Amherst Wire

The buzz on All Things Local

Erica Garnett, Travel Editor

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From the outside, All Things Local on North Pleasant Street next to the Mercantile, may seem like your average co-op store in the valley. But inside, you’ll find a fresh take on over 200 local producers providing everything from organic spinach to handmade baby shoes.

All Things Local is a nonprofit cooperative that promotes democracy and equality in its operation, along with a buy-local ethos.

The food producers are as local as Amherst and only extend to a 100-mile radius from the store. Customers can buy local jams, fresh produce, prepared food, meat, fish and plenty of snacks and sweets. There are also herbal supplements and hygienic items such as hand crafted soaps and lotions.

The local craft producers feature jewelry, clothing and accessories such as dolls for young children and unique greeting cards. In  June, the market expanded to the gallery space next door  to accommodate more producers.

How it works

All Things Local is collectively run by half producers and half consumers. The board of members has the power to vote on important decisions for the market. To be eligible for the board, one must first be a member. Anyone, of any age, is welcome to be a member, even if a family wants to put the household name as their five-year-old child’s. Students and senior citizens pay an annual fee of $25 otherwise there is a $50 annual fee that helps the market pay its rent and keep the lights on.

The annual member fees the market receives from its current 1,000 or so members are crucial to its existence. The nonprofit market brings in about $1,000 a day in successful sales and  gives back  80 percent of profits to its food producers and 70 percent back to its craft producers.

Similar to the board, a membership is required to be a producer. An application is also necessary. The board will vote on whether the producer’s products will sell well at the store and fit in with the overall message the store promotes.

Aside from the board of members and all of their producers, the store is kept running by volunteers and two managers dedicated to providing local food and products to the community. There are 25 active volunteers who help run the cash registers, clean the store, and stock the shelves.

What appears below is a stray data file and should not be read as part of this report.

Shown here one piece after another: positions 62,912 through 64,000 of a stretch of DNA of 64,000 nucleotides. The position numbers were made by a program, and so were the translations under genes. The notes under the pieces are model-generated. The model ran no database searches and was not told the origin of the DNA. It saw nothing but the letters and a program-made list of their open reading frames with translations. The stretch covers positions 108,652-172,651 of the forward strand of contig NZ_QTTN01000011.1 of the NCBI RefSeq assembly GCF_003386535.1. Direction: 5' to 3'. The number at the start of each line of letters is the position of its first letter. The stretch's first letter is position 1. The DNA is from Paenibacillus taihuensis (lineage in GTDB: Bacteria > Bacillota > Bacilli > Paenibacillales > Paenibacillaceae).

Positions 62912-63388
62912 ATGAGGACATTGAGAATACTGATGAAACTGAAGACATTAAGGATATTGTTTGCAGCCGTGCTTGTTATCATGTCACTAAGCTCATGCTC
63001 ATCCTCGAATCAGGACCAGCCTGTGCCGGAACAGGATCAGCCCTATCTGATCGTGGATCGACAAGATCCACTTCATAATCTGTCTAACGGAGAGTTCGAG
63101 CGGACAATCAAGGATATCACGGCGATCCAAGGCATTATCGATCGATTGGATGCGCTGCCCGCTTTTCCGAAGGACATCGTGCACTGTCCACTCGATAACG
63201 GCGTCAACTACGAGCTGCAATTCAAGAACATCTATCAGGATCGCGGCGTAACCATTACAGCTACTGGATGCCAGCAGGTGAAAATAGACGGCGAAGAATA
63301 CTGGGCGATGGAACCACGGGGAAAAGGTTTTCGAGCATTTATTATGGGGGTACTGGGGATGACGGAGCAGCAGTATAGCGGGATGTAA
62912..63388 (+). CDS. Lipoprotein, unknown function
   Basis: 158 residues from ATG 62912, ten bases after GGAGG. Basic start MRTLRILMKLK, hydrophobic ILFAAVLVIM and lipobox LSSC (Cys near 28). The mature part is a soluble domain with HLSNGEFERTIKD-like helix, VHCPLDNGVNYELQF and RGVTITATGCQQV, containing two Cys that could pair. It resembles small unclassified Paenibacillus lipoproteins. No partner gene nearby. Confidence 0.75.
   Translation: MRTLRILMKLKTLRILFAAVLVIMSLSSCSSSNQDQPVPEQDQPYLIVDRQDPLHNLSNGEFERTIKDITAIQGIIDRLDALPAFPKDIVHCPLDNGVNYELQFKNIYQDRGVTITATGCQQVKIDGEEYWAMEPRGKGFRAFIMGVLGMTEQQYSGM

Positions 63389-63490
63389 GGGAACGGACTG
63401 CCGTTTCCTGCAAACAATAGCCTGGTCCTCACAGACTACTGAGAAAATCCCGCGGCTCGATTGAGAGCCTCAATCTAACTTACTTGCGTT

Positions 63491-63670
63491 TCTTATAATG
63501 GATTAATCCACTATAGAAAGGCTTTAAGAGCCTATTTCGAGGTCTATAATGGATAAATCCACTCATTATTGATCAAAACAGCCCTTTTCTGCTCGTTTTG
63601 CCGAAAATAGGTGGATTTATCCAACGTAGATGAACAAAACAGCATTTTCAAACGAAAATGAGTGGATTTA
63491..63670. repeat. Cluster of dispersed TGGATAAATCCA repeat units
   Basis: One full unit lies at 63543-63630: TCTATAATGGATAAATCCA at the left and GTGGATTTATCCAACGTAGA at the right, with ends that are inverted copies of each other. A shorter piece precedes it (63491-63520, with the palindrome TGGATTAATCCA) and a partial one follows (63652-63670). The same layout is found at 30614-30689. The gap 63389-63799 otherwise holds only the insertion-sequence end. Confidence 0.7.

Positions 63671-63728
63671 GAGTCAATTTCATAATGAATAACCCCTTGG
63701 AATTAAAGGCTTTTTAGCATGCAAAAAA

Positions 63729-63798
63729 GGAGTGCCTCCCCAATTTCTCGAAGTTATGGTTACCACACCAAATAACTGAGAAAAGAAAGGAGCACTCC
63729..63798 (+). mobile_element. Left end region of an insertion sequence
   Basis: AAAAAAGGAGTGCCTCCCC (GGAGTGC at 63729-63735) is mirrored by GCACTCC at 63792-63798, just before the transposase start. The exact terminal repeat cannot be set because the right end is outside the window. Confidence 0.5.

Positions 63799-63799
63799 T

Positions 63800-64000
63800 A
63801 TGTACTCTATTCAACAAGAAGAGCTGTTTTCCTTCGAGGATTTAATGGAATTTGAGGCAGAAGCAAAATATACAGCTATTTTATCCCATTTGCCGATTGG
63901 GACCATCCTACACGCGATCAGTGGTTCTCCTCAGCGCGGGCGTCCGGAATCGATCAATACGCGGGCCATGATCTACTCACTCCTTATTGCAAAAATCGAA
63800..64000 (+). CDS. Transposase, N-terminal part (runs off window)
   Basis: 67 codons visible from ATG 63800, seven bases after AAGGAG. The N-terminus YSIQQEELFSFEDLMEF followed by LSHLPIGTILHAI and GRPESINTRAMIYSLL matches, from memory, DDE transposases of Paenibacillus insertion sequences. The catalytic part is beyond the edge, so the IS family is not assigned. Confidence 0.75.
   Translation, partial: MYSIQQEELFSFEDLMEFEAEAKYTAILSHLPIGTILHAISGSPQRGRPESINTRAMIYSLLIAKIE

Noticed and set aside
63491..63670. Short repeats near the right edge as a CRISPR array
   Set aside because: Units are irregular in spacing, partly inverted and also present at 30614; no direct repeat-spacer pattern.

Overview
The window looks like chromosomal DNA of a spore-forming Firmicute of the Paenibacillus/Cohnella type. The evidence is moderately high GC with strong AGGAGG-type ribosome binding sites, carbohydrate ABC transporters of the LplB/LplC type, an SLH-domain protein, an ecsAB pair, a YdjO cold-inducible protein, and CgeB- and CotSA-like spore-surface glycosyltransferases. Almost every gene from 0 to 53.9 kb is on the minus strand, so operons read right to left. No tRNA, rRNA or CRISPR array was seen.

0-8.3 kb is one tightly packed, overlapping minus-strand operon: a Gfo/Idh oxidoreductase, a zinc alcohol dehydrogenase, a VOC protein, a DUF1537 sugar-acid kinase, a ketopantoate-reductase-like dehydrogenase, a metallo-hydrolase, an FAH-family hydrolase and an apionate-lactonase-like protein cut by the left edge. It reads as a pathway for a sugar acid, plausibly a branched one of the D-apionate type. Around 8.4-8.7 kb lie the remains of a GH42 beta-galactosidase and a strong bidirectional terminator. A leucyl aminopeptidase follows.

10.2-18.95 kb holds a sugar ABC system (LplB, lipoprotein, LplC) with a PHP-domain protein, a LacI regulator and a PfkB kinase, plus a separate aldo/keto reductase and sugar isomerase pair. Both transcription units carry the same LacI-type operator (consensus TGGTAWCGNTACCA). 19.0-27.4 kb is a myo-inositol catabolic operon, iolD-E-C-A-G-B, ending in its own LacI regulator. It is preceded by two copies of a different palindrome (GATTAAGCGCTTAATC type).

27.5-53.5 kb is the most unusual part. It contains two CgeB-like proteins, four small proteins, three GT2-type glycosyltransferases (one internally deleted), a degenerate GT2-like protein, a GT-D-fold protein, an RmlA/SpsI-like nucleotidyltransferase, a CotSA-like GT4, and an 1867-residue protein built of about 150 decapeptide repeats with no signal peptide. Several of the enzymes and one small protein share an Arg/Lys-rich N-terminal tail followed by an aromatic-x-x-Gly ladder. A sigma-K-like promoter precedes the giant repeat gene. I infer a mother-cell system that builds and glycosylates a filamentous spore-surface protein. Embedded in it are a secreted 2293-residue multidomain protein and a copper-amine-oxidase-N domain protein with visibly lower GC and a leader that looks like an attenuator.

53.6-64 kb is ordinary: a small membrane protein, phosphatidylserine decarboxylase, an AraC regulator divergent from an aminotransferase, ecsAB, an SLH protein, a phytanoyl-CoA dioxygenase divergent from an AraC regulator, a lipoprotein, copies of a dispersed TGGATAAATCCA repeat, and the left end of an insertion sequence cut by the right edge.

Anyone can shop here.

What’s in store

Upon my recent visit to the co-op, Manager Al Sax is hosting an in-store hard cider sampling. He provided samples and answered questions, while deterring the hands of eager kids away from baby tomatoes and directing them to kettle corn samples instead.

The co-op celebrates its one-year anniversary this month.

“We are an experiment,” he says of the store.

Sax was one of the  founding members alongside Tina Clarke, whom adapted the special organization of the cooperative from its sister store in Wooster, Ohio called Local Roots Market. Stores like these two are what Sax refer to as the “antidotes to the food giants that you see dominating the food markets.”

Sax wants to stress the accessibility the market makes to local foods and how they can supplement as much of one’s diet as desired. The cooperative market is a place for people with an interest in local food, community and a market to sell their products.

The All Things Local Cooperative Market  is open from 10 a.m. to 7 p.m. Tuesday through Friday and from 10 a.m. to 5 p.m. Saturday and Sunday. Walking through the doors you will be greeted by a friendly and helpful staff, simultaneously with a vast amount of products from your local community, for the benefit of everyone involved.

Erica Garnett can be reached at eg[email protected]

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The buzz on All Things Local